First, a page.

Plant ‘cries’: Recalling Jagadish Chandra Bose
- April 19, 2023
- Posted by: OptimizeIAS Team
- Category: DPN Topics
Plant ‘cries’: Recalling Jagadish Chandra Bose
Subject :Science and Technology
Section: Contribution of scientists
- Late last month, a group of researchers from Tel Aviv University in Israel reported that they had been able to pick up distress noises made by plants.
- The researchers said these plants had been making very distinct, high-pitched sounds in the ultrasonic range when faced with some kind of stress, like when they were in need of water.
- This was the first time that plants had been caught making any kind of noise.
About Jagdish Chandra Bose:
- Born on 30th November, 1858 to Bama Sundari Bose and Bhagawan Chandra, Bengal.
- He was a Plant Physiologist and physicist who invented the crescograph, a device for measuring the growth of plants. He for the first time demonstrated that plants have feelings.
- He earned a BSc from University College London, which was connected with the University of London in 1883, and a BA (Natural Sciences Tripos) from the University of Cambridge in 1884.
Contributions to science:
- He made pioneering contributions in both the fields and was the first Indian to have made a powerful impact on modern science, much before Srinivasa Ramanujan, C V Raman, or Satyendra Nath Bose, a student of Jagadish, arrived on the scene.
- Several previous generations of Indians had grown up hearing that Jagadish Chandra Bose had shown, more than a century ago, that plants experienced sensations and were able to feel pleasure and pain just like animals.
- The discovery that plants ‘cry’ in distress, therefore, did not come as much of a surprise to them. It seemed just a logical extension of J C Bose’s work.
- Bose discovered wireless communication and was named the Father of Radio Science by the Institute of Electrical and Electronics Engineering.
- He was responsible for the expansion of experimental science in India.
- Bose is considered the father of Bengali science fiction. A crater on the moon has been named in his honour.
- He founded Bose Institute, a premier research institute of India and also one of its oldest. Established in 1917, the Institute was the first interdisciplinary research centre in Asia. He served as the Director of Bose Institute from its inception until his death.
- To facilitate his research, he constructed automatic recorders capable of registering extremely slight movements, these instruments produced some striking results, such as quivering of injured plants, which Bose interpreted as a power of feeling in plants.
- His books include Response in the Living and Non-Living (1902) and The Nervous Mechanism of Plants (1926).
- Jagadish Chandra Bose is remembered for two things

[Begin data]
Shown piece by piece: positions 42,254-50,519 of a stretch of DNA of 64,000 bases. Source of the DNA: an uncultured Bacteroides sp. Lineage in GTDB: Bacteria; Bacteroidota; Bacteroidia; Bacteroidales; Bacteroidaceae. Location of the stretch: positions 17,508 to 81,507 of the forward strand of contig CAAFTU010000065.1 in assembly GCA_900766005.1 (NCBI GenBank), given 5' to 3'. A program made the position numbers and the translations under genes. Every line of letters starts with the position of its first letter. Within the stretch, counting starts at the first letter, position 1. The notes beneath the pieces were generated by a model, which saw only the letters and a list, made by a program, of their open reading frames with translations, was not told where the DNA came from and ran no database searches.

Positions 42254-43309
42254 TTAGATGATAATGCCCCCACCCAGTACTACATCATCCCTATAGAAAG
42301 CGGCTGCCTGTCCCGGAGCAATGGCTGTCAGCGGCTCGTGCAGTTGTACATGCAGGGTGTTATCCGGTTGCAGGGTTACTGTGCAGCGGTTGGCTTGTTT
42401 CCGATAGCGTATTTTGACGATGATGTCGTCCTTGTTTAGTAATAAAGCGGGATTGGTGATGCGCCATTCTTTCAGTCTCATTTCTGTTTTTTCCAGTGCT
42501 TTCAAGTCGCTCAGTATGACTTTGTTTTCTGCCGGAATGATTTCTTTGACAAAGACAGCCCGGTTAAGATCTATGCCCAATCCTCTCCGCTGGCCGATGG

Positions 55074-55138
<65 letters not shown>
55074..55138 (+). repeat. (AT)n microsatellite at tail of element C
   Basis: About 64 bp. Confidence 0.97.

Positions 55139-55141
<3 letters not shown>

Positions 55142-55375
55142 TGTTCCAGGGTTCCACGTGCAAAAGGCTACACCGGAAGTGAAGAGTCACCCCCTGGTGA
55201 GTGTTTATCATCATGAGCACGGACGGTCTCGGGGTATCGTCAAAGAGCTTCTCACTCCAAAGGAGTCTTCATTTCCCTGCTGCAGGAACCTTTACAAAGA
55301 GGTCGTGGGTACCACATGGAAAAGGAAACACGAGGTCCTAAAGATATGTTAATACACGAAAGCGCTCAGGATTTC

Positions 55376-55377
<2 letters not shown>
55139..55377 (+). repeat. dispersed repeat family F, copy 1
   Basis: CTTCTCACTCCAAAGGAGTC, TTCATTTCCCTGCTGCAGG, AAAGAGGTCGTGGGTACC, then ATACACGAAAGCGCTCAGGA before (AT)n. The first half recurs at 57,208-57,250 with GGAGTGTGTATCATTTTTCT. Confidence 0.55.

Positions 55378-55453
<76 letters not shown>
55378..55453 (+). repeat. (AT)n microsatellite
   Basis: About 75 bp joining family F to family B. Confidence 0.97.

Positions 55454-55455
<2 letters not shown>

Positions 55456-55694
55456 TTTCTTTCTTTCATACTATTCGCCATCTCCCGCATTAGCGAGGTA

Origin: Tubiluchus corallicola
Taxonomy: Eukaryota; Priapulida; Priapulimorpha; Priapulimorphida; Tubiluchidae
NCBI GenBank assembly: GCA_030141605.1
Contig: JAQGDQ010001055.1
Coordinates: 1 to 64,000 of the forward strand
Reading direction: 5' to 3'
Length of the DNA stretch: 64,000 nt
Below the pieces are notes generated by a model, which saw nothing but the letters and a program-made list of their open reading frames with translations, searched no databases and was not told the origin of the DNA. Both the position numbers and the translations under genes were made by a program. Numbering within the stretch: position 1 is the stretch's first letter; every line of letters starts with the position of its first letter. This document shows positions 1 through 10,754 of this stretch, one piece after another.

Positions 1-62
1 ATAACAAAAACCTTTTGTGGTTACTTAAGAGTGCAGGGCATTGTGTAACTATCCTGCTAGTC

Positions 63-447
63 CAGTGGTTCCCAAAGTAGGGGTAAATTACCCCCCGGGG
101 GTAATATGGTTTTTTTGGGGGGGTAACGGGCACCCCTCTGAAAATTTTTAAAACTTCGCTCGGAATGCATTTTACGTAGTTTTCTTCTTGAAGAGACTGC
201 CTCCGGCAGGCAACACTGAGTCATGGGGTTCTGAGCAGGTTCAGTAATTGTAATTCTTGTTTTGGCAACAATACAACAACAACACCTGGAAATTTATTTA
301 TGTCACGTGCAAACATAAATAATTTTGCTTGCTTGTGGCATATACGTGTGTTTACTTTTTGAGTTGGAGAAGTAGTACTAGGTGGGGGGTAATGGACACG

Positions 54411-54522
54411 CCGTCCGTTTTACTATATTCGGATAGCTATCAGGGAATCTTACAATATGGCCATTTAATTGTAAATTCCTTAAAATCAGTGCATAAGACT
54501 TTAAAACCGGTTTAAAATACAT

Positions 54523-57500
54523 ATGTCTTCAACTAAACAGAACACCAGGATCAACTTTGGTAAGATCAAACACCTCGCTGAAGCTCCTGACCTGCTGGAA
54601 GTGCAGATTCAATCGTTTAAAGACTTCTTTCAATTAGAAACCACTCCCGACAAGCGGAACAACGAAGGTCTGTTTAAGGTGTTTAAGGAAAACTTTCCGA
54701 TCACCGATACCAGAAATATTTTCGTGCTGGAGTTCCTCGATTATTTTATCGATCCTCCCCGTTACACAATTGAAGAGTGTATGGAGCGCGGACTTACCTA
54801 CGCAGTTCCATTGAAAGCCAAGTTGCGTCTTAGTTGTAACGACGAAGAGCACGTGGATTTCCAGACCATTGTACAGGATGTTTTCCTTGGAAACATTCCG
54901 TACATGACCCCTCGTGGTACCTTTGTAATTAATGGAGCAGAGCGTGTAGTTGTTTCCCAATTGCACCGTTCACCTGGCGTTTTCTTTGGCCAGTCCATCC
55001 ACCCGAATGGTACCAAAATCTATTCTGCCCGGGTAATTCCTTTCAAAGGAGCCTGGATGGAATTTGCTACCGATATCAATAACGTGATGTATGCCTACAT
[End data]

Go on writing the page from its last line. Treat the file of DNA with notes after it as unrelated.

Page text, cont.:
- his work on wireless transmission of signals, and
- on the physiology of plants.
- He is also credited as one of the first contributors to solid state physics.
- Sir Neville Mott, Nobel Prize winner in 1977, is said to have remarked that Bose was “at least 60 years ahead of his time and he had anticipated the p-type and n-type semiconductors”.
Work on radio waves:
- Bose is widely believed to be the first one to generate electromagnetic signals in the microwave range.
- In 1895 he demonstrated how microwaves could be used, wirelessly, to ring an electric bell on the other side of a building.
- He published as many as 12 papers on radio waves in the Proceedings of the Royal Society, and many more in some other prestigious journals.
- He lectured on his work at some highly publicised scientific gatherings in Europe, in the presence of some of the leading scientists of the day.
- He was the first one to come up with radio receivers, which enabled wireless telegraphy.
- And yet, Guglielmo Marconi, an Italian scientist who carried out the first transmission of signals across the Atlantic in 1901, is recognised as the sole inventor of the radio.
- Marconi, along with another colleague, was awarded the 1909 Nobel Prize for work that Bose is known to have accomplished earlier.
- It was not just bias but a reluctance on Bose’s part to obtain patents for his work, that deprived him of the Nobel.
Controversies over his work:
- Some of his work became controversial as well, particularly when he claimed that not just plants, even inanimate inorganic matter could respond to stimulus, and that there was actually no sharp demarcation between living and non-living worlds.
- Such “mental leaps” have sometimes been attributed to Bose’s “deep convictions in Indian philosophy” and his “faith in universalism”.
- Bose regarded plants to be the “intermediates in a continuum that extended between animals and the non-living materials”.
- Over the years, much of Bose’s work has been confirmed.